Poor decisions are costly

Jan. 1, 1999
I read with interest the article, "Patient loss after sale," by Gary Schaub in the September issue. It is something that all buyers of a dental practice should read.

Henry M. Swenson, DDS

Indianapolis, IN

I read with interest the article, "Patient loss after sale," by Gary Schaub in the September issue. It is something that all buyers of a dental practice should read.

As a practicing periodontist and dental school instructor for 50 years in a city close to one million, I have seen buyers who have lost much more than 20 percent due to poor decisions. This may be related to a self-perceived higher standard care of patients, but I believe it is frequently dollar-motivated.

When a doctor buys a practice, he/she should realize that the seller, in the eyes of the patients, is a god or superman. What other good reason would they have for staying in the practice for so many years? However, it should be anticipated that the buyer will have different ideas on how the practice should be run. This difference should not be a great problem if it is approached tactfully and slowly. The difficulty arises on the first appointment. The new dentist may see work that, in his eyes, is substandard and might need further treatment. If it is not tooth-threatening, it would be in his/her best interest to point out areas in question and inform the patient that treatment might be necessary in the future. The young dentist may not be aware that this functional, but defective, alloy has been satisfactory for many years. If the patient is forewarned of this potential problem, he/she would be more acceptable to treatment later on.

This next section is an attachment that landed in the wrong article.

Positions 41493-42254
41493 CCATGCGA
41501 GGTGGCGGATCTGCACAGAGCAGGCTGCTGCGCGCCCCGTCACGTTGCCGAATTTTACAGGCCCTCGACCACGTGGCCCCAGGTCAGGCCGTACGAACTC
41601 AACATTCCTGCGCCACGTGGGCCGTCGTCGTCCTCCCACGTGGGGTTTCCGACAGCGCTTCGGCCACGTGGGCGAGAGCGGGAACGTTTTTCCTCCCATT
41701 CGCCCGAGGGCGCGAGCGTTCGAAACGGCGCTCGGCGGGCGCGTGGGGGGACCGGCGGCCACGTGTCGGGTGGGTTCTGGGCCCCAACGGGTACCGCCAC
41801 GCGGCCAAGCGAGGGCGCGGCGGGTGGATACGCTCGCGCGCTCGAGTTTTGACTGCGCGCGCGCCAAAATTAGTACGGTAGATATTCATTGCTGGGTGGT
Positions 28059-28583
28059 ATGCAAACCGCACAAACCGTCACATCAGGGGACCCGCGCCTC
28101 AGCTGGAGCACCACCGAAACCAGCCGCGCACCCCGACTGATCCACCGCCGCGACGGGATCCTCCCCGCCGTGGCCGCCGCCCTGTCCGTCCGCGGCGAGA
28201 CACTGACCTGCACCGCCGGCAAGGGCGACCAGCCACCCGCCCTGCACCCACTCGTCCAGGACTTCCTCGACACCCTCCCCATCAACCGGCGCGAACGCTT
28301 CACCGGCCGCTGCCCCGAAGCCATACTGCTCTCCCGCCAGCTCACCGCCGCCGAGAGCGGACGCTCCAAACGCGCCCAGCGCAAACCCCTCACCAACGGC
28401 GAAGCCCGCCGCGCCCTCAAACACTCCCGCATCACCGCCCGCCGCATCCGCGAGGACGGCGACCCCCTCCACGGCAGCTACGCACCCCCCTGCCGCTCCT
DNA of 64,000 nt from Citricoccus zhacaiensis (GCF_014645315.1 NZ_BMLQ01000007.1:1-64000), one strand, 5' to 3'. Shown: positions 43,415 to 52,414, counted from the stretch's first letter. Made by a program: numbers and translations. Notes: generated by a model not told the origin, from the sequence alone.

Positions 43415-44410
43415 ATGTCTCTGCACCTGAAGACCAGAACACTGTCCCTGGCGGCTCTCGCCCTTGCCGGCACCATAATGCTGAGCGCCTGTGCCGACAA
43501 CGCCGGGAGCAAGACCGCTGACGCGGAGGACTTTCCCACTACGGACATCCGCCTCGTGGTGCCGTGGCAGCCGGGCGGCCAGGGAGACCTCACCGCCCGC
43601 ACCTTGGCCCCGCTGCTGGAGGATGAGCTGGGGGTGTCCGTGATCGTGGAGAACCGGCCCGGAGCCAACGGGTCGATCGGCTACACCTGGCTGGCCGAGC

I would encourage all prospective buyers of a dental practice to read Gary Schaub`s article. He emphasizes keeping all the office help intact and avoiding drastic changes to the office if you can tolerate what you see. This includes even keeping the pictures on the wall. Make changes slowly if the patient`s mouth is not being compromised.

Any dental treatment that is not tooth-threatening, is comfortable, and is esthetically pleasing should be delayed for six months to a year. The patient should be told that some work may need to be done, but will be observed for the present. With this approach, the patient will be more amenable to accepting treatment in the future and a very small percentage of patients will be lost.

Before you can harvest the grain, the seed must be planted and the grain must mature.

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